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BBC Learning English How to Expressing no strong feelings

This is not a word for word transcript of the programme. Some things may have changed while the programme was recorded and edited. Callum: Hello, Im Callum Robertson and this is How to the series from BBC Learning English dot com that shows you, how to do things in English. In this programme were going to be looking at different ways of talking about things you neither like nor hate.

In earlier programmes weve looked at simple ways of saying that you like or dont like something. But sometimes you dont have a strong feeling about something, you neither like it nor dislike it. How do you express this? Well lets have look at some simple expressions and well also see how important pronunciation is to meaning.

In the earlier programmes weve used the situation of someone trying to arrange a dinner party and trying to find food which everyone likes. Lets stick with that and hear different answers to this question.

Example Do you like French food? Its OK

Callum:

Its OK. Its OK. This doesnt mean he likes it, or dislikes it, but we do get the impression its maybe not a favourite. However, the way you say it, your tone of voice is very important in showing the strength of feeling. Compare these two, in one the response is positive, another not so positive. Can you tell which is which?

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Examples Its OK Its OK

Callum:

Did you hear the difference? Listen again.

Examples Its OK Its OK

Callum:

The first one was a positive response. The second was not so positive.

There is another feature of pronunciation we can hear in this short sentence. The linking of its to OK. Remember that if a word ends in a consonant sound and the next word starts with a vowel sound they can link together smoothly. Its / OK. Its OK.

Example Do you like French food? Its OK

Callum:

Of course this isnt the only way of saying you dont have a strong feeling about something. There is a very useful expression in English which expresses this clearly. Listen out for it, how many words do you hear in the expression?

Example Do you like French food? I can take it or leave it.

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Callum:

Lets listen to the phrase again, by itself. How many words are there?

Example I can take it or leave it

Callum:

There are seven words in this expression. It may not sound like that many but there is a lot of consonant to vowel linking which makes the phrase flow smoothly and naturally.

Example I can take it or leave it

Callum:

Lets now look at a couple more simple expressions for saying that you dont have a strong feeling about something.

Example Do you like French food? I dont mind it.

Callum:

I dont mind it. Again this means that you can have it, but its perhaps not something that is a particular favourite. We also have an example of consonant to vowel linking in the phrase, can you hear it?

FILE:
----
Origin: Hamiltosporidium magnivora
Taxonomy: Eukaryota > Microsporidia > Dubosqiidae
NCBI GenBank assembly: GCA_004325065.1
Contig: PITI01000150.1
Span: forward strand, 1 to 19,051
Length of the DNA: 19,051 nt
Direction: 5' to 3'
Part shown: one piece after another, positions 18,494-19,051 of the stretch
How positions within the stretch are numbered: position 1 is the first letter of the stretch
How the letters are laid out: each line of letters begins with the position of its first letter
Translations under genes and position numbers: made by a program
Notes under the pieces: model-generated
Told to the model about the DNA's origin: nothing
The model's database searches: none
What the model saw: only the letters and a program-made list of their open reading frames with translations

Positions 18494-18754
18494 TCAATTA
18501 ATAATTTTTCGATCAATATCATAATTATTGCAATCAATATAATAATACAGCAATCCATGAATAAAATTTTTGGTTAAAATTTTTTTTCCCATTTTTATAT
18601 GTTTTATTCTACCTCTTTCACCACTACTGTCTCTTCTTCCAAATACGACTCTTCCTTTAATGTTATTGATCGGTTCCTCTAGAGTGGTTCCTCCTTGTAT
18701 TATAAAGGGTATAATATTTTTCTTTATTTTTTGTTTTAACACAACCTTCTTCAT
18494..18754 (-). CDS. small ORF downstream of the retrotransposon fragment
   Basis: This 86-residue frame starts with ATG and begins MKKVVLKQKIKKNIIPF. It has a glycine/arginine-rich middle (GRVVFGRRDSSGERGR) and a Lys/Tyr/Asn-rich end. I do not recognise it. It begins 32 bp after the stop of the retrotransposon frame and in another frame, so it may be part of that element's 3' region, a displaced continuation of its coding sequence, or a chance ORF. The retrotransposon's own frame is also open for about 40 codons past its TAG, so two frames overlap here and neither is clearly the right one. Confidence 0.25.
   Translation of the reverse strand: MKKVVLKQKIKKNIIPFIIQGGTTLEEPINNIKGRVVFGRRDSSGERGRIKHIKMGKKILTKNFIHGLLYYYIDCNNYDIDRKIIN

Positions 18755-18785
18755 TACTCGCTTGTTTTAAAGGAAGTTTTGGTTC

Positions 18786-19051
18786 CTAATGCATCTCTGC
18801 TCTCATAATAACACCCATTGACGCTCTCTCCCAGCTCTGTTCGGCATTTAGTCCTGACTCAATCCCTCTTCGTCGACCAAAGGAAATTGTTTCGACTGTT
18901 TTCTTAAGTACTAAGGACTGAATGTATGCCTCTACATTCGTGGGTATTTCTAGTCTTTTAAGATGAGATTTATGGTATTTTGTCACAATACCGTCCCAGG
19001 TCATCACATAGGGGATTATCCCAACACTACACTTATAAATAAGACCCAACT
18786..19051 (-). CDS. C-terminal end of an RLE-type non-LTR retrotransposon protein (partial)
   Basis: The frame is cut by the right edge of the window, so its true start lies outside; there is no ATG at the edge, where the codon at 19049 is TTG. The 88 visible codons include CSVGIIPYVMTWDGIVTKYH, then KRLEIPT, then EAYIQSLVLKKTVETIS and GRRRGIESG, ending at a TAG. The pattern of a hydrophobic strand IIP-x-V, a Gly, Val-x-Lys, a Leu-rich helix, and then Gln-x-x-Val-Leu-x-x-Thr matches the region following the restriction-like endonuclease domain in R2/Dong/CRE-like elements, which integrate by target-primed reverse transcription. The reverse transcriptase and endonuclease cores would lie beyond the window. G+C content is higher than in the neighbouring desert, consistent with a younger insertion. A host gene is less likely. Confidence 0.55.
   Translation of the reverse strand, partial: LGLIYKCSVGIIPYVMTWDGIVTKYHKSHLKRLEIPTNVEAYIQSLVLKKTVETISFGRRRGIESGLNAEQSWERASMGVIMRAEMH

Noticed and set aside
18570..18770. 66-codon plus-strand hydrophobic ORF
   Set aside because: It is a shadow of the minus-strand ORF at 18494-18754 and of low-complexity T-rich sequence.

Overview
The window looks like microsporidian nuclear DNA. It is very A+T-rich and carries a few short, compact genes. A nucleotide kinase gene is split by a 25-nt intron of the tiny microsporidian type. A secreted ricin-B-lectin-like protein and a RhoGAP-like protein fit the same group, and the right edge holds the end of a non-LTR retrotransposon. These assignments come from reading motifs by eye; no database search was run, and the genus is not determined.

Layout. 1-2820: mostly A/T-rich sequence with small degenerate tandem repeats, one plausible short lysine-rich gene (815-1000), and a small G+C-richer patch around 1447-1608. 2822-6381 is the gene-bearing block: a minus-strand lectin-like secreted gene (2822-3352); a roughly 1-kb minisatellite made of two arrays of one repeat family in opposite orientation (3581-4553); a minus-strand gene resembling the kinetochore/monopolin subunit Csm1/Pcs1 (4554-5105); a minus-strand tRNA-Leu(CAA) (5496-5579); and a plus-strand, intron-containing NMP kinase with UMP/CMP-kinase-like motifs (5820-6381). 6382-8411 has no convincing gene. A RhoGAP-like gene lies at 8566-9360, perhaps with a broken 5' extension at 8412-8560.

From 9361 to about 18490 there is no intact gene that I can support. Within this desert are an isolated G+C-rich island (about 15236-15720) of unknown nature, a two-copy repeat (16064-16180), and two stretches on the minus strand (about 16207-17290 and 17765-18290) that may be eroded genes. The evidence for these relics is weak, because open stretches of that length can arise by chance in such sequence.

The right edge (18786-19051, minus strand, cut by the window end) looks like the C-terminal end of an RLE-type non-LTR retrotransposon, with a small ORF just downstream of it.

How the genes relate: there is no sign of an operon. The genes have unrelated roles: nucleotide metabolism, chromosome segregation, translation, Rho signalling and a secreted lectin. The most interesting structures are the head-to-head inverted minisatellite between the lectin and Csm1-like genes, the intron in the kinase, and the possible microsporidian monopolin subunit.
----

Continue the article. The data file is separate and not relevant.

Example I dont mind it

Callum:

mind links to it. I dont mind it. And we have one more expression to look at in todays programme.

Example How do you feel about French food?

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So-so

Callum:

So so, a very simple expression meaning you dont really like something but dont really dislike it.

Example So so

Callum:

Lets now recap the words and expressions weve heard today. Im going to say each one and then give you time to repeat. Try to match the pronunciation, particularly the linking.

Its OK

Its OK

I can take it or leave it

I dont mind it

So so

Callum:

And now to end here is a short dialogue. Helen is still trying to arrange a dinner party but its not easy. Shes been very kind in asking her guests what they like to eat, but so far they cant agree. Listen now as she invites one final

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guest. Youll hear some of todays expressions, which ones? And, what final decision does Helen make about her dinner party. Example Conversation Helen: Hi Will Will: Hi Helen Helen: Im trying to arrange a dinner party, Neil and Finn are coming, would you like to come too? Will: Yes, sure it sounds like fun, what are you cooking. Helen: Well its a bit of a problem as everyone likes different things. How do you feel about French food. Will: Its OK Helen: But you dont really like it? Will: Well, to be honest, I can take it or leave it. Helen: And what do you think of Italian. Will: I dont mind it. Helen: And Chinese? Will: so so Helen: Oh this is impossible! You know I think Ill have a party, but no food. If you want to eat, everyone can bring their own food.

Callum:

Well, poor Helen is a little frustrated, She decided not to have a dinner party, just a party, people can bring their own food. And the expressions we heard Its OK, I can take it or leave it, I dont mind it and so so

Thats all from this How to. Weve looked at different expressions to use when you dont have strong feelings about something and we focussed on some pronunciation features of everyday speech. You can find more on this topic as well as quizzes and downloads at bbclearningenglish.com

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